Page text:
Study in Royal Society journal on holly as an indicator of climate change

06/27/05

Proceedings of the Royal Society B: Biological Sciences

An ecological "footprint" of climate change by Dr. G.-R. Walther, Dipl.-Biol. S. Berger and Prof. MT. Sykes (rspb.2005.3119)
A field survey in southern Scandinavia and north-eastern Germany revealed new occurrences of holly, the only evergreen broad-leaved lower tree species native to central and western Europe, beyond its former northern range margin. This range expansion is in concert with the gradual increase in winter temperature measured at local stations. The synchrony of measured and modelled increases in winter temperatures and observed shifts in species' distribution suggests that climate change is the responsible driver, and makes this species a good (bio-)indicator for global warming.
Contact: Dr. G.-R. Walther, Institute of Geobotany, University of Hannover, Nienburger Str 17, HANNOVER, D-30167, Germany

Behavioural flexibility and migration in temperate Palearctic birds by Dr s Sol, Dr L Lefebvre and Dr. JD Rodriguez-Teijeiro (rspb.2005.3099)
Faced with seasonal changes in the environment, some birds migrate to less severe regions for the winter, while others remain in the same region during the whole year. Why bird species have adopted such different strategies is all the more intriguing. Now an international team of researchers has shown that this may have to do with differences between species in brain size. Big brains are known to enhance the cognitive skills of birds to behaviorally adapt to changes in the environment, and hence might be critical for individuals to survive in seasonal environments. The international team, which was mostly based at McGill University (Canada), tested this hypothesis with a comparative analysis of all passerines that breed in Western Europe. The bigger the species' brain relative to its body size, the higher was the probability that the species was resident, consistent with the idea that enlarged brains function to face with seasonal changes in the environment. Small-brained species, which do not have the behavioural flexibility necessary to respond to seasonal changes, would consequently be forced to adopt the alternative strategy to migrate to more favorable regions in winter.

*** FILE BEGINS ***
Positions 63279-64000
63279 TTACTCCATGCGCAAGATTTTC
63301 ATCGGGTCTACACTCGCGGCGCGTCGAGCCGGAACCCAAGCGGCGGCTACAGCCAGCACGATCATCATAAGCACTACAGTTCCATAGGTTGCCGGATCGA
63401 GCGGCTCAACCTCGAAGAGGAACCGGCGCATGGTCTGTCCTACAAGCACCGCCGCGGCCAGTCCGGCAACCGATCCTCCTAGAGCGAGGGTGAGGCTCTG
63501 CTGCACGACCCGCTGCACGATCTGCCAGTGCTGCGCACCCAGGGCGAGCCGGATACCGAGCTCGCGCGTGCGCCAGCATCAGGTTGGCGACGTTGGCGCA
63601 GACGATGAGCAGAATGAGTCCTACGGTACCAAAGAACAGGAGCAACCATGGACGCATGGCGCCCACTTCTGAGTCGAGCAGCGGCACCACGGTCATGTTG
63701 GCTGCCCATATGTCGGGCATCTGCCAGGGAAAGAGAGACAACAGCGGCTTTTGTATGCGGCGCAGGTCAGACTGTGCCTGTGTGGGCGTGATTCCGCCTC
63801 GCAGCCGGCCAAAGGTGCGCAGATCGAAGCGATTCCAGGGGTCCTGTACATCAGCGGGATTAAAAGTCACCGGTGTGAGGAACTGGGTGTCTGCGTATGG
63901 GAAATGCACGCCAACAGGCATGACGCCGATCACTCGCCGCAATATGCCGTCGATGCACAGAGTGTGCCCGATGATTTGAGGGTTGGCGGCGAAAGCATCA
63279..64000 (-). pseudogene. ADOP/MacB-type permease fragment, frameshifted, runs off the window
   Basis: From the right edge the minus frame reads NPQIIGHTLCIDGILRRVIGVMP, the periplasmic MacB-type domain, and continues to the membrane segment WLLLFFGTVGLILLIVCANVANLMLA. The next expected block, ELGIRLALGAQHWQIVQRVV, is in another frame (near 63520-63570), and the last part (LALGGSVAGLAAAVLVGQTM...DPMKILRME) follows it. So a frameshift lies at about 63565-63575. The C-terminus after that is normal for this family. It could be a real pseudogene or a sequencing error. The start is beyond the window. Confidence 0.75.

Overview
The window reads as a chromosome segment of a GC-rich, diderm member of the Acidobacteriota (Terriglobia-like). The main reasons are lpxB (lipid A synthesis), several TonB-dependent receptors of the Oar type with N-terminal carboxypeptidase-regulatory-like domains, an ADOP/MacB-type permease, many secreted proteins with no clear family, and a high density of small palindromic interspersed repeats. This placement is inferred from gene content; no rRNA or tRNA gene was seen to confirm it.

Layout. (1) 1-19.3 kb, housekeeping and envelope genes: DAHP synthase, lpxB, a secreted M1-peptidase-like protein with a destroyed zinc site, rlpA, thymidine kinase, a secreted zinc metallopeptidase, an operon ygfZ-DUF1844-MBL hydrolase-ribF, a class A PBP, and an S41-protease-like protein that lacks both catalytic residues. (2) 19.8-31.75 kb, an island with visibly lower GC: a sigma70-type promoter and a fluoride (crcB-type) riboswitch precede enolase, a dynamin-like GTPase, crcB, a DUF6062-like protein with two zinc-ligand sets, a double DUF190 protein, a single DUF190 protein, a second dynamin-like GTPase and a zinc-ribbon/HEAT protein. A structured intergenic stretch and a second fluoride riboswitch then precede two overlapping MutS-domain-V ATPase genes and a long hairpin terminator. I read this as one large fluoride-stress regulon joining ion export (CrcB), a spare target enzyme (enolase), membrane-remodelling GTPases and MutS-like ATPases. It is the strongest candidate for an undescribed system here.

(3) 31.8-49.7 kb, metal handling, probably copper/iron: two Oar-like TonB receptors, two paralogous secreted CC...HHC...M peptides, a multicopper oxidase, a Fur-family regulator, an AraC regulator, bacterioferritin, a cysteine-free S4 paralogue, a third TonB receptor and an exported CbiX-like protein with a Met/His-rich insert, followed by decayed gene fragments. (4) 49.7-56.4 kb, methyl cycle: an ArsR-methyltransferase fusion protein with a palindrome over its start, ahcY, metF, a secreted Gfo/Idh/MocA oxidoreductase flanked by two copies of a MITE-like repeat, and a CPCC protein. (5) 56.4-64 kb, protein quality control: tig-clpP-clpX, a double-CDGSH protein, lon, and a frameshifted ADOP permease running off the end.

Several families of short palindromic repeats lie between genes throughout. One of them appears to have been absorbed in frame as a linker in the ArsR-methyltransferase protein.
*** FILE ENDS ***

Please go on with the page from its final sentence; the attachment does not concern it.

Contact: Dr s Sol, Centre de Recerca Ecologica i Aplicacions Forestals, Universitat Autonoma de Barcelona, Edifici Ciencies, BELLATERRA, E-08193, Spain

Organic matter dynamics control plant species coexistence in a tropical peat swamp forest by Dr. T Shimamura and Dr. K Momose (rspb.2005.3095)
We studied the relationships between the coexistence of tree species and the dynamics of organic matter in forests. A tropical peat swamp forest was selected as a model ecosystem, where biological processes create habitat heterogeneity. According to our new model based on our field experiments, the death and growth of some influential tree species affect some important variables of organic matter dynamics and change the conditions on the forest floor. Many tree species respond different to these conditions. Thus, we revealed that the spatial and temporal fluctuations of variables in organic matter dynamics, contribute to the coexistence of plant species.
Contact: Dr. T Shimamura, Laboratry of Forest Hydrology, Kyoto University, Kitashirakawa Oiwake-cho, Sakyo-ku, KYOTO-CITY, 606-8502, Japan

Speciation: more likely through a genetic or through a learned habitat preference? By Professor JAJ Metz and Mr JB Beltman (rspb.2005.3104)
Individuals prefer environments specific to their species. This preference can be genetic, whereas in other cases individuals prefer the habitat of their youth. Habitat preferences can assist the formation of two species out of one as it fosters matings between individuals specialised on the same environment. The paper considers a model where initially an unspecialised species equally exploits two different habitats. During the formation of two new species specialised on and preferring different habitats, usually a learned preference evolves instead of a genetic one. Thus, early learning is likely to play an important role in forming new species.
Contact: Professor JAJ Metz, Theoretical Biology, Institute of Biology, Leiden University, van der Klaauw Laboratory, LEIDEN, 2311 GP, Netherlands

Associations between malaria and MHC genes in a migratory songbird by Dr H Westerdahl, PhD J Waldenström, Dr B Hansson, Dr D Hasselquist, Professor T von Schantz and Dr S Bensch (rspb.2005.3113)
Studies on humans have demonstrated that genetic factors play a key role for the outcome of malaria infections. We investigated associations between major histocompatibility complex (MHC) genes (genes that are important in the immune defence) and prevalence of three different avian malaria parasites in our study population of great reed warblers (a song bird). We found that birds with variable MHC genes were more likely to survive a malaria infection than birds with less variable MHC genes. Furthermore, we found that a variant of a specific MHC gene gave the same protection. Hence, genetic factors are important for survival in birds. Contacts: Dr H Westerdahl, Animal Ecology, Lund University, Ecology Building, LUND, 22362, Sweden